and summer school programs for our kids. And they won't give us a vote 
on it. It's a clear choice, but it will affect the America you live in.
    We have pleaded for 8 months for a vote on the Patients' Bill of 
Rights because almost all of you are going to be in managed care plans, 
and so are your parents and your children. And I think they can do a lot 
of good to hold down costs. But I think if--God forbid--you get hit by a 
car going out of this party tonight, you ought to go to the nearest 
emergency room, not one clear across town because it happens to be 
covered by your managed care plan. And if you have a serious medical 
condition and your doctor says you need to see a specialist, I think you 
ought to be able to see one. And if your employer changes health care 
providers while you're pregnant or getting chemotherapy or getting other 
serious treatment, I think you ought to be able to finish your treatment 
and not be told to get another doctor. That's a big issue. But you won't 
get that Patients' Bill of Rights unless we get the Congress, and you 
have it within your power to give the American people that gift for the 
21st century.
    I just left, before I came to be with you tonight, a meeting of 25 
nations, finance ministers, and central bankers, the counterparts of 
Chairman Greenspan and Secretary Rubin, sitting around a big room with 
the heads of all the international financial institutions, talking about 
what we can do to stem this global financial crisis, because it's 
morally the right thing to do for people around the world who are 
struggling to lift themselves and their children up, and because it is 
practically essential if we want to keep America's economic prosperity 
going. And over and over and over again people said, ``We appreciate the 
lead you're taking, Mr. President, but the Congress of the United States 
won't even fund America's participation in the International Monetary 
Fund.'' If you want to send a message, if you want America's economy to 
keep growing, you liked the last 6 years, you know then that we have to 
help the world to avoid this crisis and do our part. It's a big issue. 
It's a huge issue.
    The young people in this audience should care about the 
environment--more than their parents and grandparents. You should care 
whether you're going to be able to raise your children with clean air, 
clean water, safe food, no toxic waste, and no global warming problem. 
You should care about that, and you should have an opinion about whether 
it is possible to grow the economy and improve the environment. With all 
my heart, I believe it is.
    In this budget, it is littered up like a Christmas tree with what 
the Washington language dubs ``riders, riders, riders.'' What they're 
doing is riding the environment down, and they try to put them all over 
all these bills in the hope that the President won't be able to even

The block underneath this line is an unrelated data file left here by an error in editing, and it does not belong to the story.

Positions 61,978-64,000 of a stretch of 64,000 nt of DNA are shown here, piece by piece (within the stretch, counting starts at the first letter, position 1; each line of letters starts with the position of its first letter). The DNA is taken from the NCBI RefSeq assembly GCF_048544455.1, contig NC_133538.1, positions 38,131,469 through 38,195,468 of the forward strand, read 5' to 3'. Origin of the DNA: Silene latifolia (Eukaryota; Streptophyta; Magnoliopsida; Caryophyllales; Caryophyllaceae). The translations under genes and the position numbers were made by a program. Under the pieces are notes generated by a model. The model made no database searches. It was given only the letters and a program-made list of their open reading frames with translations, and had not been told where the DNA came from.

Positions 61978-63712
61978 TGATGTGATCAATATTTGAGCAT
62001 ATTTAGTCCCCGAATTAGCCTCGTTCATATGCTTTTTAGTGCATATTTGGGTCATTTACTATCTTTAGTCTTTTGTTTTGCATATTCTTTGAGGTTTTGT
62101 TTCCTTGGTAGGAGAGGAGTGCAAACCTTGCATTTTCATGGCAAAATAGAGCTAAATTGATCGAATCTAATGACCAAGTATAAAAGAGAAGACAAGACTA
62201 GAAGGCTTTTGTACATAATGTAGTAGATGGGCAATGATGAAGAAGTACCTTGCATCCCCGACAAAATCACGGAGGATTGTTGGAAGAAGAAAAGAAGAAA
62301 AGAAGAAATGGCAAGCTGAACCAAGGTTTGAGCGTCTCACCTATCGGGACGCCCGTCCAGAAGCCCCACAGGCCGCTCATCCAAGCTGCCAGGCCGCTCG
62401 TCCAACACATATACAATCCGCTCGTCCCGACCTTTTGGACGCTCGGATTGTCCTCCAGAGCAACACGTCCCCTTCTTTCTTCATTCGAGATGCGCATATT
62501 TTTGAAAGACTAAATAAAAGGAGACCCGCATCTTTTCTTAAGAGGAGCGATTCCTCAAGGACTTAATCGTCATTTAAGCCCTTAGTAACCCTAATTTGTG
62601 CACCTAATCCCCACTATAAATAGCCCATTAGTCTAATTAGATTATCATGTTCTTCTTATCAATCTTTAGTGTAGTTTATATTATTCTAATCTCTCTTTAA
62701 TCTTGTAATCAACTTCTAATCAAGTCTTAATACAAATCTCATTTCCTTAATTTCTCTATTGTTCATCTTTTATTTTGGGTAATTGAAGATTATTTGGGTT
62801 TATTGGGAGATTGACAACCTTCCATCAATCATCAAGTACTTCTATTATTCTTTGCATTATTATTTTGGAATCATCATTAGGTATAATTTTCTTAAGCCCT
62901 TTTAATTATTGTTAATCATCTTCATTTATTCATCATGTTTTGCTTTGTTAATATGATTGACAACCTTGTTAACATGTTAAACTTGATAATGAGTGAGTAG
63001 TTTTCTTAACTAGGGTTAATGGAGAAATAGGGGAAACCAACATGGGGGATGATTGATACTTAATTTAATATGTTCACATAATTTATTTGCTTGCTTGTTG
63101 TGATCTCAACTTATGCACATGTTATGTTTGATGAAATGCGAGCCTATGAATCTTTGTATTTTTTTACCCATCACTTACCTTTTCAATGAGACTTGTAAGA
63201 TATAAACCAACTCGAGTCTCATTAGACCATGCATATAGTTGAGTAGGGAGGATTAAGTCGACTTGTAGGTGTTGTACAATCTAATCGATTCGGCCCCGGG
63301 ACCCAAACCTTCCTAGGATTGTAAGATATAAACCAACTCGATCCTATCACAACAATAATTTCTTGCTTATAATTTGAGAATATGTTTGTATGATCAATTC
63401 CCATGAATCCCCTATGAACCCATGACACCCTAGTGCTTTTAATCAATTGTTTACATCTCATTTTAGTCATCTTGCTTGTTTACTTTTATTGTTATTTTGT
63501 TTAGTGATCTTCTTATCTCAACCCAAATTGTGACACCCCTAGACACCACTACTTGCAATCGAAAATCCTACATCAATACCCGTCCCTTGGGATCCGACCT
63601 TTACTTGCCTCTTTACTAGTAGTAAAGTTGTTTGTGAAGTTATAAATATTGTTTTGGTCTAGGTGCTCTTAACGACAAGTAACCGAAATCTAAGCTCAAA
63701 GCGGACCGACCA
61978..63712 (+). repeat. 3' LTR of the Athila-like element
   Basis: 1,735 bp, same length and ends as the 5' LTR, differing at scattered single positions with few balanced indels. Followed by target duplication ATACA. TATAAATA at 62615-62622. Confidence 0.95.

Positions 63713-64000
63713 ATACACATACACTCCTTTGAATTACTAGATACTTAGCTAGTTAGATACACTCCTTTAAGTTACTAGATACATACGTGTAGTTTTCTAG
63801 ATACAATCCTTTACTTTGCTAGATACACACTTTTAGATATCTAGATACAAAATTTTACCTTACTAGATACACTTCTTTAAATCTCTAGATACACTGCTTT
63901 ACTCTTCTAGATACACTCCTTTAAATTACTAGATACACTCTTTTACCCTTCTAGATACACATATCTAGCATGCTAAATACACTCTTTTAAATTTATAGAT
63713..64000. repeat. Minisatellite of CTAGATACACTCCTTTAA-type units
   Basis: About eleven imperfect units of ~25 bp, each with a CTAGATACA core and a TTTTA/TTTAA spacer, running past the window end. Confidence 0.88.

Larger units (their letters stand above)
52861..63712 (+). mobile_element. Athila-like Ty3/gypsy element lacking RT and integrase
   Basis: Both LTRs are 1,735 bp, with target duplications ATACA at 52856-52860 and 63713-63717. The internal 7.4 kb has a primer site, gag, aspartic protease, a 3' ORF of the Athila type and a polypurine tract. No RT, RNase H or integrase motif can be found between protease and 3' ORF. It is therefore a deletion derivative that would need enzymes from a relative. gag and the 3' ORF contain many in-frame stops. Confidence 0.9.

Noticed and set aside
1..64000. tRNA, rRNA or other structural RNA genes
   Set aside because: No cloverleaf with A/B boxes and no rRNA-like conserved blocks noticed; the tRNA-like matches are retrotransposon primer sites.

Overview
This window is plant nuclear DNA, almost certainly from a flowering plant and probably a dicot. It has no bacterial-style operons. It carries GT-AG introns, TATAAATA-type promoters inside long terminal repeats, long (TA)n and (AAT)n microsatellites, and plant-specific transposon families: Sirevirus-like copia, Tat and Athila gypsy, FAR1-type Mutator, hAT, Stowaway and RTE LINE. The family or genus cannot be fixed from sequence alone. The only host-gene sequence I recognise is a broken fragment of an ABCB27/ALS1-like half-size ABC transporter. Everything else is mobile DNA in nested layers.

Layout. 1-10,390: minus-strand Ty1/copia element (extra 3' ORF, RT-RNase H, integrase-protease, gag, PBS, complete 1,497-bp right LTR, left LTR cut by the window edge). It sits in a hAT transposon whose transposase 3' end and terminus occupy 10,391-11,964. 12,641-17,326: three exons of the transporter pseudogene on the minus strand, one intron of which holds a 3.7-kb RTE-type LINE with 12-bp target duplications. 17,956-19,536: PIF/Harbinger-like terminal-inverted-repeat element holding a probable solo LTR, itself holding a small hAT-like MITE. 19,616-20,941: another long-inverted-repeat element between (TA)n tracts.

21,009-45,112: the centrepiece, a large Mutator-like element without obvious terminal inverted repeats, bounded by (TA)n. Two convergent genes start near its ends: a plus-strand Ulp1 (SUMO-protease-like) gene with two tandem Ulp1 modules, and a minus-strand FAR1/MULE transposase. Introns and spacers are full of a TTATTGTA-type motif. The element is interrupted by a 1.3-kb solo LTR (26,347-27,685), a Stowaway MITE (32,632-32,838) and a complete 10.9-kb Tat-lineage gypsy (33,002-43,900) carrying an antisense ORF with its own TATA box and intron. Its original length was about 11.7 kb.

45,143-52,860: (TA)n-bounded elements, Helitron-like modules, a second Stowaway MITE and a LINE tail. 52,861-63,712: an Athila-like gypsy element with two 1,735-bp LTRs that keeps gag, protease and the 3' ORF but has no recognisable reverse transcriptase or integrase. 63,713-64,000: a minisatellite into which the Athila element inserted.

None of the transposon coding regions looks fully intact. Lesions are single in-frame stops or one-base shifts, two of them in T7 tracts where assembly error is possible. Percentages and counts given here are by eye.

find them all, much less veto some of the bills.
    You're going to be given a chance to say, ``Our generation believes 
in protecting the environment and growing the economy, and we do not 
approve of the majority's approach to chipping away at our protections 
one by one.'' If you care about the environment and the economy, you 
have to vote for the Democrats in this race for Congress.
    So I say to you, we have to prove to the people of the Washington 
establishment here, who say that midterm elections are always low-vote 
elections, that people like you know it's a big deal. You know your 
future in riding on it. You believe in what we've done in the last 6 
years. You want everybody to have a chance to participate in our 
prosperity. You want this education program. You want us to lead in the 
global economy. You want the environment protected. You want the 
Patients' Bill of Rights, and you want to save Social Security before we 
squander a surplus that we worked 6 long years for. That's what you 
    And you understand what the choice is on the other side. And you 
want this election to

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be about you and your future. And you don't believe, contrary to all the 
conventional wisdom, that all the minorities are going to stay home, all 
the young women are going to stay home, all the young people are going 
to stay home, all the people that have the hassle of child care and work 
and still finding a way to go vote are going to stay home, because 
you're going to tell them what the stakes are. That's what we're going 
to use your money to do. I want you to leave here committed to using 
your voice to do the same thing, and you will give America and your 
children a gift for the new millennium on election day.
    Thank you, and God bless you. Thank you.

Note: The President spoke at 8:54 p.m. in the Great Hall at the National 
Building Museum. In his remarks, he referred to Steve Grossman, national 
chair, Democratic National Committee; and musician Brian McKnight.